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The Conmen in Vegas
|     Review #1    |     Review #2    |     availability     |



Andy Lau and Kelly Lin hang at Caeser's Palace in The Conmen in Vegas.

Chinese: 賭俠大戰拉斯維加斯

Year: 1999

Director: Wong Jing  
Action: Bruce Law Lai-Yin  
Cast: Andy Lau Tak-Wah, Nick Cheung Ka-Fai, Nat Chan Bak-Cheung, Kelly Lin, Yuk Fong, Alex Man Chi-Leung, Li Fei, Wong Jing
The Skinny: Entertaining, uneven and borderline tasteless. Yes, Wong Jing has returned for more gambling action and comedy. Andy Lau stars with even more buxom ingénues along for the ride.
 
Review
by Kozo:

Sequel to last year’s unexceptional The Conman hits the road for a journey to Las Vegas, gambling capital of the known universe. Since last time, King (Andy Lau) has been dumped by his girlfriend (Athena Chu, who doesn’t return for this installment) but continues to use chicanery to win at the tables. He hooks up with usual cohort Dragon (Nick Cheung) and Dragon’s cousin Nat (Nat Chan Bak-Cheung) on some scores, but Dragon gets caught and King and Nat have to bail him out.

Luckily, our heroes happen into the money by working for the Chinese government. It seems that the PRC higher-ups are cooperating with the FBI to capture bastard gambling tycoon Peter Chu (Alex Man), who robbed about $4 billion from the motherland. King and Nat hightail it for Sin City with an elaborate plan to capture Peter Chu. Along the way they gamble, engage in shtick and meet up with two comely Taiwanese girls (Kelly Lin and Yuk Fong) who end up helping them. 

Wong Jing’s usual formula is present here: gambling, wacky shtick, a big Sky King star and hot babes who always have an excuse to strip to their skivvies. The gambling is toned down this time, and the action and comedy are moved up a notch. Ultimately, the movie is total crap but it’s also somewhat entertaining. Sure, a lot of the movie makes no sense and the acting sucks at times, but relax! Take a rest! Go brain dead and you could enjoy this airy summer movie.

Andy Lau is his usual self, but thankfully less stiff than he was in the first film. Newcomer Kelly Lin is Wong Jing’s new poster girl, and she fits the bill (and her bra) quite nicely. I’ve been critical of HK Cinema lately, saying that it really needs to reinvent itself. That assertion still stands, but if stuff like Conman in Vegas is what audiences want, then what can you do? Not bad if you’re bored and sadly, I was. (Kozo 1999)

 
Alternate Review
Review by
Calvin
McMillin:

Reprising their roles from 1998's The Conman, Andy Lau and Nick Cheung ham it up in this so-so sequel and one-millionth variation on the HK gambling film. As in the first film, the famed card sharper King (Andy Lau) teams up with his eager sidekick Dragon (Nick Cheung) and new guy Nat (Nat Chan Bak-Cheung) to swindle mean, old rich people out of their money. But the trio's luck runs out when Dragon is captured by a disgruntled mark.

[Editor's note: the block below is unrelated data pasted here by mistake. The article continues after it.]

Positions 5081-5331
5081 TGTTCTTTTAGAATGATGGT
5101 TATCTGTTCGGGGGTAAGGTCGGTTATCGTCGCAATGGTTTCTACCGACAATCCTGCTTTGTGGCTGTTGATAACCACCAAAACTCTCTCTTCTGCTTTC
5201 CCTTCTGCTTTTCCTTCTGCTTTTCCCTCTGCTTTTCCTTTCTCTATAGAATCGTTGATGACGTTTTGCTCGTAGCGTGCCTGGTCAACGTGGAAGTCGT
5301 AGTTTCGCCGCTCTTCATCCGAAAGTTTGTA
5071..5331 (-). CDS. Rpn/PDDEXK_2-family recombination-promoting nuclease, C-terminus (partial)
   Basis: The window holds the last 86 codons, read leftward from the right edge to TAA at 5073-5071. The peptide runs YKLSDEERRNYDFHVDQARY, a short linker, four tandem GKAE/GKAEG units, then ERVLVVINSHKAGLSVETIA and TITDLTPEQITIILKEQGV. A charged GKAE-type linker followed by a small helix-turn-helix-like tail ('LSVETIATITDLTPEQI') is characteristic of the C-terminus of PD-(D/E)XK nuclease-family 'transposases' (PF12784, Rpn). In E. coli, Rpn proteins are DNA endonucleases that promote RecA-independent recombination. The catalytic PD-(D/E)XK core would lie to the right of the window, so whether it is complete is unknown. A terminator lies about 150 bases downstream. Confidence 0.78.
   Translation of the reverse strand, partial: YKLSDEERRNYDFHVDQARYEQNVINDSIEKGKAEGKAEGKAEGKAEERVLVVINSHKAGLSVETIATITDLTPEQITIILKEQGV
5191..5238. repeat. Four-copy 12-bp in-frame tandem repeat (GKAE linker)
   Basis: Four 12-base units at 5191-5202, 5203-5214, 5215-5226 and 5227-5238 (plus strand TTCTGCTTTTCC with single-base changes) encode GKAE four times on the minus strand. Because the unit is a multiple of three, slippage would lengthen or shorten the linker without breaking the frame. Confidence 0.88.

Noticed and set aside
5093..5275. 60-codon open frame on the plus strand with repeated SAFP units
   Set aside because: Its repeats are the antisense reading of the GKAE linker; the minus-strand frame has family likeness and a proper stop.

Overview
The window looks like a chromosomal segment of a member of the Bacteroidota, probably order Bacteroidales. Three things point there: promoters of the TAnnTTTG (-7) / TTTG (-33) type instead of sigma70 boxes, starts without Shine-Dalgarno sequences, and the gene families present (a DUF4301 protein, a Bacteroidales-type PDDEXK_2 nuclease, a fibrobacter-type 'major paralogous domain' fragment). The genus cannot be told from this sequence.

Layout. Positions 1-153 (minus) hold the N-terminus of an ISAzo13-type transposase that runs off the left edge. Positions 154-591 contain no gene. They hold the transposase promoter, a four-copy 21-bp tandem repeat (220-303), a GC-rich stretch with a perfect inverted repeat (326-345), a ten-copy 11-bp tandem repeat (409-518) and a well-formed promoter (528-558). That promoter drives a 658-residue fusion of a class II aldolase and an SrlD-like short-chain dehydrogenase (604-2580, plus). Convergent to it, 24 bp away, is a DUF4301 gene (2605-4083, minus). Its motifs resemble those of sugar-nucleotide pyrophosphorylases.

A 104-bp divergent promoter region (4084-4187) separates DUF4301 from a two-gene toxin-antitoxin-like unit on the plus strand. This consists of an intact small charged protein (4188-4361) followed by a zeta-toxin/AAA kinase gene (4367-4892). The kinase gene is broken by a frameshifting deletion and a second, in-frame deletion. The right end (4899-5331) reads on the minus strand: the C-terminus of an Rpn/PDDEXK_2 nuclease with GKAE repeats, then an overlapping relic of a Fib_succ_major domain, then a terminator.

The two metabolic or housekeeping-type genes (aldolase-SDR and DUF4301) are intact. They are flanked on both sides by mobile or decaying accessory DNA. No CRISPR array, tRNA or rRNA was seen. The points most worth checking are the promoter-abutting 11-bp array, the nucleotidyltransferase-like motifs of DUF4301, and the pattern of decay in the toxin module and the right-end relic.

In a setup that would only happen in a movie, Chinese officials recruit King and Nat to bring back Peter Chu (Alex Man), a gambling jerk-off who scammed the government out of a considerable amount of dough. For their efforts, King and Nat will get a percentage of the recovered money, which would enable them to save their kidnapped pal. In Las Vegas, they befriend two hot chicks (Kelly Lin and Yuk Fong), both of whom agree to help the conmen with their plan. Hilarity ensues...sorta.

To its credit, The Conmen in Vegas eschews the original Conman's failed bid for respectability and instead tries to tickle the viewer's funny bone. But though humorous in spots, the film's main problem is that it doesn't commit to the comedy, and instead pauses from time to time to take a "dramatic" timeout. Believe me, it's hard to take a movie seriously when a scene contains one of the following: a reality-busting Ring parody, Wong Jing with a jheri curl, elastic nipples, and, wait for it, a "dick cam." You should not be surprised to hear that this is a Wong Jing production.

Sometimes good performances can save poorly constructed films. Not this time. As is customary, Andy Lau is cool as the suave King, but he's poorly used here. Unfortunately, Nick Cheung's role is reduced to what amounts to no more than a cameo, and Nat Chan, though mildly amusing, is no substitute. Filling in for the departed Athena Chu (Her character went to Canada. Yeah, you heard me.), Kelly Lin handles her role well enough. Lin's seduction scene with Andy Lau is admittedly sensual, but reality-wise, it's awfully ridiculous (A strobe light suddenly flashing in a hotel room? Come on!).

You would think that every conman film in the world would aspire to have an ending in league with that of the Robert Redford-Paul Newman vehicle The Sting. But this film's final payoff is terribly forced, pretty predictable, and totally ludicrous. When will filmmakers learn that a twist only works if it makes sense within the story? If you're going to make a gambling movie at least do it with some semblance of style and inventiveness. Part of me really wishes that Andy Lau would make one more of these flicks, but rid himself of Wong Jing. If only a serious HK director would come along and revitalize the gambling flick with a distinctive visual flair and a keen sense of storytelling. Maybe then, Hong Kong film would rise from the ashes. Or am I just conning myself? (Calvin McMillin, 2002)

 
Availability: DVD (Hong Kong)
Region 0 NTSC
Mei Ah Entertainment
16x9 Anamorphic Widescreen
Cantonese and Mandarin Language Tracks
Dolby Digital 5.1
Removable English and Chinese Subtitles
*Also Available on Blu-ray Disc
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image courtesy of Mei Ah Laser Disc Co., Ltd.

   
   
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